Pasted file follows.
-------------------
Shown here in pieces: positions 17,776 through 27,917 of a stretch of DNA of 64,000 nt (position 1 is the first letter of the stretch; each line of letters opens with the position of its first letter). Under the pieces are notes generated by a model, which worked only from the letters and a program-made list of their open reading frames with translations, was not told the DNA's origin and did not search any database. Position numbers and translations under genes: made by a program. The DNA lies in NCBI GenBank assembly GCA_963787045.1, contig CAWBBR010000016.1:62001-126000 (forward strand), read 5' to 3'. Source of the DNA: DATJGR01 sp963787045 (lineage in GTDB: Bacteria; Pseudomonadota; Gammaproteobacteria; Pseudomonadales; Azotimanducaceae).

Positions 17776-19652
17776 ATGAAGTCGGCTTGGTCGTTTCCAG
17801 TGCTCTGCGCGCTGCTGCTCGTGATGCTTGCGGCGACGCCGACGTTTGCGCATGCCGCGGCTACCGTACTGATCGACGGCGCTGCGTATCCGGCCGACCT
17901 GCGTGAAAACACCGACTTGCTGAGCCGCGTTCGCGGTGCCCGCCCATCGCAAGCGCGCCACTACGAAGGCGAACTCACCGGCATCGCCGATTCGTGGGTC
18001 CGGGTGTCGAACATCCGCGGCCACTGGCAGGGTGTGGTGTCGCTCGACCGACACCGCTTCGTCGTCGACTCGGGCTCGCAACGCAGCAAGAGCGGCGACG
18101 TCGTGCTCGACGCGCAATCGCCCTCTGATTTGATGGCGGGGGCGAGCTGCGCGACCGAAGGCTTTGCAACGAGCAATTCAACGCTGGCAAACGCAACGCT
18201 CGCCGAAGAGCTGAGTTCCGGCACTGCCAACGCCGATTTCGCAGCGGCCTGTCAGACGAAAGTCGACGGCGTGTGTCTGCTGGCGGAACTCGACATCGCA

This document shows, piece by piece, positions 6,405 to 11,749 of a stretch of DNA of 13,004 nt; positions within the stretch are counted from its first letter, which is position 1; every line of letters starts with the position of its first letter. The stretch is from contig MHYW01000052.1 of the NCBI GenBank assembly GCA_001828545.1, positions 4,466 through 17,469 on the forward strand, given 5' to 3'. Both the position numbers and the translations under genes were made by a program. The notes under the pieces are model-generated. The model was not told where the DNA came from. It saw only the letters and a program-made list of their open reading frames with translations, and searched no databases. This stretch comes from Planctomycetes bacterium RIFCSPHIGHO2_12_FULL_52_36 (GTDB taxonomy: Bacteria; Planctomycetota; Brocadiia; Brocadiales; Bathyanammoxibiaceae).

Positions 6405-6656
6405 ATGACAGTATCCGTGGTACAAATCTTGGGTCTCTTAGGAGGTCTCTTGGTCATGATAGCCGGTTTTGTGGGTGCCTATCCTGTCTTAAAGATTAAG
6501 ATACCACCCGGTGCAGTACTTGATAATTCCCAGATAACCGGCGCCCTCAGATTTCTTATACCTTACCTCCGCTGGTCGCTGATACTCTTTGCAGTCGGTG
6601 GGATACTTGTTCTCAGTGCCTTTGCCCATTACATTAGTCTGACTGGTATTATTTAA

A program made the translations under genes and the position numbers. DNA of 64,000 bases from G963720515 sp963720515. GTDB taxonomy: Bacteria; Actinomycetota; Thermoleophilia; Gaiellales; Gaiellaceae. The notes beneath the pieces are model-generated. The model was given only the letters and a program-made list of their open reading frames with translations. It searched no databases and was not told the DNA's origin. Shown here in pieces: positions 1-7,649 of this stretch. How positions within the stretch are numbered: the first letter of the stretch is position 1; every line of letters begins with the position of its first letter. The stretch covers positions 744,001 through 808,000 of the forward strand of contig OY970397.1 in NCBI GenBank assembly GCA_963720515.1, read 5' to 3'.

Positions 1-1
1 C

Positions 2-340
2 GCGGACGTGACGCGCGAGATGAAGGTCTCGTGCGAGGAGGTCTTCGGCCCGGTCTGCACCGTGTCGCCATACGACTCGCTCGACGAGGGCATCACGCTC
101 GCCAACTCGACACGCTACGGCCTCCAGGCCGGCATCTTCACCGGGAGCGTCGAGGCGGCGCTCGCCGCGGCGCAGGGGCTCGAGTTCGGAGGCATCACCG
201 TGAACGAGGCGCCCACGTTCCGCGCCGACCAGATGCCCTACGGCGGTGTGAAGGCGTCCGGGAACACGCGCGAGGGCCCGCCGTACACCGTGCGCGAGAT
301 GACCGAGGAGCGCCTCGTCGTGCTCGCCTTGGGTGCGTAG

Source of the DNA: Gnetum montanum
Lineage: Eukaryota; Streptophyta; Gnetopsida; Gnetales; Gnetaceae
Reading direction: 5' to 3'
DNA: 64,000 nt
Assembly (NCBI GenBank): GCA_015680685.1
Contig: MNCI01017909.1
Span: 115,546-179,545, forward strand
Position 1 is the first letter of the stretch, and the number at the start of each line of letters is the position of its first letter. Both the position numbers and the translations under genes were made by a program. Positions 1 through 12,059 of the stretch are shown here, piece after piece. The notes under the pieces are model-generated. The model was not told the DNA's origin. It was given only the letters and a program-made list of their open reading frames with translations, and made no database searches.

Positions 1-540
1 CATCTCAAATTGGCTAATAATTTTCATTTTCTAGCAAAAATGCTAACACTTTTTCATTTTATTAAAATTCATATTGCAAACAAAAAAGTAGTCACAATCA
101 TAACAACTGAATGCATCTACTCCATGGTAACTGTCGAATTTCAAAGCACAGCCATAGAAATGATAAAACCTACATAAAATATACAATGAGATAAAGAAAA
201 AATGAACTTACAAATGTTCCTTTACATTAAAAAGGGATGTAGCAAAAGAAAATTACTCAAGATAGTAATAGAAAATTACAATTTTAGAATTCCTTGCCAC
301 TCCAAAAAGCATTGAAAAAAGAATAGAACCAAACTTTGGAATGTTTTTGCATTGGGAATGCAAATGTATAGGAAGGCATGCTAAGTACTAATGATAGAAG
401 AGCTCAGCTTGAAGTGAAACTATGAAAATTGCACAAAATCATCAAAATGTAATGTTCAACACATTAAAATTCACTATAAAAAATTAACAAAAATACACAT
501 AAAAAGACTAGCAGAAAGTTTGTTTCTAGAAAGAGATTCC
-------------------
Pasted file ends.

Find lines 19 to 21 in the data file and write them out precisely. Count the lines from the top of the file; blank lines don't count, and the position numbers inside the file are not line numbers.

101 GCCAACTCGACACGCTACGGCCTCCAGGCCGGCATCTTCACCGGGAGCGTCGAGGCGGCGCTCGCCGCGGCGCAGGGGCTCGAGTTCGGAGGCATCACCG
201 TGAACGAGGCGCCCACGTTCCGCGCCGACCAGATGCCCTACGGCGGTGTGAAGGCGTCCGGGAACACGCGCGAGGGCCCGCCGTACACCGTGCGCGAGAT
301 GACCGAGGAGCGCCTCGTCGTGCTCGCCTTGGGTGCGTAG